(Literary Masterpieces, Volume 21)

Anne Tyler has been writing about dysfunctional marriages and families since her first novel, If Morning Ever Comes (1964). In The Amateur Marriage, her sixteenth novel, Tyler further interrogates the mechanisms—both external and internal—which bind and break marriages and families. Unlike her previous works, however, The Amateur Marriagesuggests that historical events and moods can create situations that human psychology cannot always accurately interpret. This shifting of some responsibility for a character's actions toward a peripheral source marks a departure for Tyler, whose previous works tended to be almost ahistorical in their close examination of family dynamics. Tyler traces Michael and Pauline Anton's relationship from its inception during the onset of World War II through multiple upheavals until Pauline's death, many years after their divorce, and Michael's subsequent remarriage. This family chronicle narrative also allows Tyler to illustrate the effects of previous generations upon those who follow. The Amateur Marriagesuggests that relationships are founded on whim, encouraged by lethargy, but, remarkably, endure despite the effects of historical upheavals, mismatched partners, family tragedy, and even divorce.

Unlike other Tyler vehicles such as The Accidental Tourist (1985) and the Pulitzer Prize-winning Breathing Lessons (1988), where characters tend to react to each other more than historical circumstance, Tyler's main characters in The Amateur Marriage, Pauline and Michael, depend on a historical moment as a catalyst for the start of their rocky relationship. Within the patriotic métier of early 1940's America, Michael feels compelled to enlist in the armed forces, against his own—and his widowed mother's—better judgment, and also enters into a quick marriage to the woman he meets briefly before his enlistment.

Tyler's use of the community as the third-person omniscient narrator for the opening chapter of the novel contributes to this effect. The entire close-knit, ethnic neighborhood encourages and supports Pauline and Michael's marriage and its wartime romanticism. Yet Tyler also showcases the inherent problems in such an arrangement. Michael enlists in the Army because Pauline thinks that all men should enlist. Pauline waits for him, a complete stranger, because it is the romantic thing to do. When Michael is injured in a friendly-fire incident during training, the community expects them to get married. Their differences, however, are apparent before their wedding: Pauline is talkative, sociable, manipulative, and given to the romantic ideal. Michael, however, is practical, quiet, and emotionally restrained. As their daughter Lindy tells Michael later: “You were ice and she was glass.”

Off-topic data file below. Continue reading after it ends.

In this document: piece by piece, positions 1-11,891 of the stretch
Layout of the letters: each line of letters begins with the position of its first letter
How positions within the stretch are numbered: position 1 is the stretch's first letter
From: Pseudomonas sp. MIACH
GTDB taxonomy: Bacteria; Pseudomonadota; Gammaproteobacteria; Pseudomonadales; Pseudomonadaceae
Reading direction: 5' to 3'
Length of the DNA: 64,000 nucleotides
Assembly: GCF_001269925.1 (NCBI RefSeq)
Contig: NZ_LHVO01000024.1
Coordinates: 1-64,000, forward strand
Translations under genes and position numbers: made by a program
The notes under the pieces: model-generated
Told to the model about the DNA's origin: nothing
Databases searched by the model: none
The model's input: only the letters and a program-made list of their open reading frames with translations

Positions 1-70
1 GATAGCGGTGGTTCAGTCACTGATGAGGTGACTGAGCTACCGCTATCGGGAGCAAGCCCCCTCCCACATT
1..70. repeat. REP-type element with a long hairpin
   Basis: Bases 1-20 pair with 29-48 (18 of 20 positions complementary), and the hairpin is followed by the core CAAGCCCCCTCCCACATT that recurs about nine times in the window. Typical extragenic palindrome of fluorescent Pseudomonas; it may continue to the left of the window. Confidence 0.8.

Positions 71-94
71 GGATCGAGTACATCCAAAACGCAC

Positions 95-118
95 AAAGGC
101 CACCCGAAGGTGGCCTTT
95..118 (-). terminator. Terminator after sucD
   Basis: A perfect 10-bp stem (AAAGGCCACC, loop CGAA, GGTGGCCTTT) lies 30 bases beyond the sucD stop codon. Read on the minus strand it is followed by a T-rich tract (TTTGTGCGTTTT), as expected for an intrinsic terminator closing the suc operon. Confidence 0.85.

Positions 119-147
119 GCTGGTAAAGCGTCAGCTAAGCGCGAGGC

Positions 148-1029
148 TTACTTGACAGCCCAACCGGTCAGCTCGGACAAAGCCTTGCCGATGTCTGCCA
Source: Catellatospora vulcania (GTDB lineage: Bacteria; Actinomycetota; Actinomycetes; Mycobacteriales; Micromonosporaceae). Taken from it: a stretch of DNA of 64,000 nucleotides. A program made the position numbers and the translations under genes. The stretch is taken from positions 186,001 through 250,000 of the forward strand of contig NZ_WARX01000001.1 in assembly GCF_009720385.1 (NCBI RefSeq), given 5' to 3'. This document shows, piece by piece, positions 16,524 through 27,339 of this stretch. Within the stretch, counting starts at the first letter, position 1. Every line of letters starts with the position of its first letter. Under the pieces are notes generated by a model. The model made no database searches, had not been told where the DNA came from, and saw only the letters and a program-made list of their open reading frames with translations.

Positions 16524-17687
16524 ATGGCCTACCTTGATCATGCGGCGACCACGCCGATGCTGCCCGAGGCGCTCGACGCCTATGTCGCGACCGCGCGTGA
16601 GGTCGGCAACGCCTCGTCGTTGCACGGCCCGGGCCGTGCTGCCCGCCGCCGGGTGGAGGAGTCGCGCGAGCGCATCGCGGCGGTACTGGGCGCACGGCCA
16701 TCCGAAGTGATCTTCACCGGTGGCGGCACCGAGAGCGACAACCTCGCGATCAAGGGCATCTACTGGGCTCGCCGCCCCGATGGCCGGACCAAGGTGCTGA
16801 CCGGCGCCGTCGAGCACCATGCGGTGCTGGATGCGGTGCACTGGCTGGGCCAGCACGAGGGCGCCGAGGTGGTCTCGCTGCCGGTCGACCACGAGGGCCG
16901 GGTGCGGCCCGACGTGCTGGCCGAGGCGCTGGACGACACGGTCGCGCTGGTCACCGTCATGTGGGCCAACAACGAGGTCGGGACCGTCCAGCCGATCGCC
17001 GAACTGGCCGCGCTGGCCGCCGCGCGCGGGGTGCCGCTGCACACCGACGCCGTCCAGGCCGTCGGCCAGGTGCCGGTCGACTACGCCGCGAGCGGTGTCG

Despite these inauspicious beginnings, Pauline and Michael have three children rather quickly—Linnet (Lindy), George, and Karen. The couple manages to maintain their marriage through the early years of their children's growth, a time marked also by the expansion of Michael's business from a downtown, community-based grocery to a more profitable upscale supermarket, his one business exemplifying a cultural phenomenon of the postwar period. As Tyler depicts the changes within the Anton family, she also adeptly shows the changing face of downtown Baltimore—from the supportive, ethnically cohesive groupings preceding the war to the materialistic flight of a younger generation from downtown toward a suburban paradise with larger houses, back yards, and superior profit margins. Even though Michael does not seem that interested in bettering his business, he listens to Pauline's constant gripe and eventually opens a highly successful gourmet grocery which matches the emerging demographic in the suburbs.

Throughout this segue from the couple's first years to their subsequent time with children, Tyler spends a great deal of time with small issues that develop into a larger argument—the birthday that did not get properly celebrated, the repetitious harangues of Michael's aging mother who lives with them until her death, and Michael and Pauline's inevitable verbal and interpersonal disparities. Tyler is at her best when she focuses on these concrete signs of deeply felt issues, such as Pauline's near-affair with a local divorcé. Prompted by some flirtatious banter with a neighborhood man, Pauline has to...

(The entire section is 1797 words.)